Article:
Here are a few ways you can increase your energy:

    • Get plenty of high quality sleep (7-8 hours per night)
    • Drink a lot of water.
    • Exercise regularly, ideally cardio, weights or yoga.
    • Listen to ambient music to spark creativity.
    • Eat a healthy diet.
    • Try a comprehensive nootropic stack like Qualia, which increases mental energy.
  • De-clutter your life, as this clutter can exhaust your brain and keep you from doing the things that really matter

For moments of tiredness, consider splashing your face with cold water, taking a shower, or doing some quick cardio exercises.

Reward Your Hard Work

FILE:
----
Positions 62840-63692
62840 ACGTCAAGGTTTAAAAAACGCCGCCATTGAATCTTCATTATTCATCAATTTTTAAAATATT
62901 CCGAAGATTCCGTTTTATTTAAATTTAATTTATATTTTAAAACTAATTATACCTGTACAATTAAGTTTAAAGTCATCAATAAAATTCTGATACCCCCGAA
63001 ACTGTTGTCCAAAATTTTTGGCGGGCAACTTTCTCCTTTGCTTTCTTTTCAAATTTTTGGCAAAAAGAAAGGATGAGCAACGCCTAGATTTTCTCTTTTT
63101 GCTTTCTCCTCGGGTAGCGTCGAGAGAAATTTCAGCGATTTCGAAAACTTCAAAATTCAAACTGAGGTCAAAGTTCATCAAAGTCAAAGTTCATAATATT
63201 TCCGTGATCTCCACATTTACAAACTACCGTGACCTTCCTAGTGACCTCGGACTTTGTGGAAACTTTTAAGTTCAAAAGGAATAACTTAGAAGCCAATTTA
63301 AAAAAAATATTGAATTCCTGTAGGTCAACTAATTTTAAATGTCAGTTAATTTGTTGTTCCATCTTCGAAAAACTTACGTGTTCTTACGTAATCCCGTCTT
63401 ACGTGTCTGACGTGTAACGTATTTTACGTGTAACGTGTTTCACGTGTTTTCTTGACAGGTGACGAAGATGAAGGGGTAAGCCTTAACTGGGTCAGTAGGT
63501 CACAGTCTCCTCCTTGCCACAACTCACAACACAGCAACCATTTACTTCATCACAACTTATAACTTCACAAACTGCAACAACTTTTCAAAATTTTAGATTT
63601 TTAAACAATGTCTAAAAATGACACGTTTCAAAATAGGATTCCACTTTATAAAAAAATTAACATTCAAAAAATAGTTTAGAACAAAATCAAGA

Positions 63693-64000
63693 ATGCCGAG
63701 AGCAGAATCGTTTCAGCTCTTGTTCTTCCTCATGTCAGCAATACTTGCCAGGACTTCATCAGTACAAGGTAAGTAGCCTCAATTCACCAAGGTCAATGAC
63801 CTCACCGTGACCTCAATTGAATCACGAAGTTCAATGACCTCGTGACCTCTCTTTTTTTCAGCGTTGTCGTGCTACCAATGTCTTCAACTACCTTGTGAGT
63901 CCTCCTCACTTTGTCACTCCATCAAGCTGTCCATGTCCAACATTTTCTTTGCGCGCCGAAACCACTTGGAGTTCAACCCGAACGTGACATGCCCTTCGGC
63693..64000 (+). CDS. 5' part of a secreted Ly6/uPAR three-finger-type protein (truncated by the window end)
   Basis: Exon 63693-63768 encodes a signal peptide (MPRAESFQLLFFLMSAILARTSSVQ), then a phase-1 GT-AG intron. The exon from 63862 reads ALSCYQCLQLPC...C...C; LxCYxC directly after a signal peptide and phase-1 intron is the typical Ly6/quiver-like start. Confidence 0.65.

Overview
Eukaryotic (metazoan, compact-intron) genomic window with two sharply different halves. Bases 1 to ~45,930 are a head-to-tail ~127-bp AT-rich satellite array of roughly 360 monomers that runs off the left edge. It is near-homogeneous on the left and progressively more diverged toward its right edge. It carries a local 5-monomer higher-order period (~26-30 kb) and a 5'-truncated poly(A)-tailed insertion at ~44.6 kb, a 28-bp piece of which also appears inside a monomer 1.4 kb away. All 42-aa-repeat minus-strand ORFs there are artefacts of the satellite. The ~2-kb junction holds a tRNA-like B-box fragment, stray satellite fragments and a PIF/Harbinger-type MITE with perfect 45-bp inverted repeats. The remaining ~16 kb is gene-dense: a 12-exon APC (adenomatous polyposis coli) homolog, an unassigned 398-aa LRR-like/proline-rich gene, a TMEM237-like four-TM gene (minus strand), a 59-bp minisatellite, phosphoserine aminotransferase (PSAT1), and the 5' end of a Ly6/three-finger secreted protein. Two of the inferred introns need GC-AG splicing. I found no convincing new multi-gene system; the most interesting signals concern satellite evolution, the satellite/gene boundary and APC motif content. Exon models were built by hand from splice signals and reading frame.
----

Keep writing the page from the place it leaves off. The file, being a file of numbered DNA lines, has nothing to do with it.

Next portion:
Above, we mentioned linking an award to the first step of the larger task. Not only does this minimize the cost of the action, but it can also motivate you to complete it.

Give yourself a treat once the entire task is completed. Couple your long term goals and interests with short-term pleasures.

Treat yourself to some ice cream once you finish filing your taxes. Watch an episode of your favorite TV show after you finish a workout.

Give it Meaning

Try linking the task that you are procrastinating to something that you care a lot about. If you believe the task is helping you to achieve a higher goal, you will be more motivated to complete it.

For example, you need to finish sending out invoices so you can get paid so you can buy the new computer you have been wanting. Or, you need to write your essay so you can get a good grade and graduate from college.

By associating your task with something that you really want, you can make it seem a whole lot more meaningful.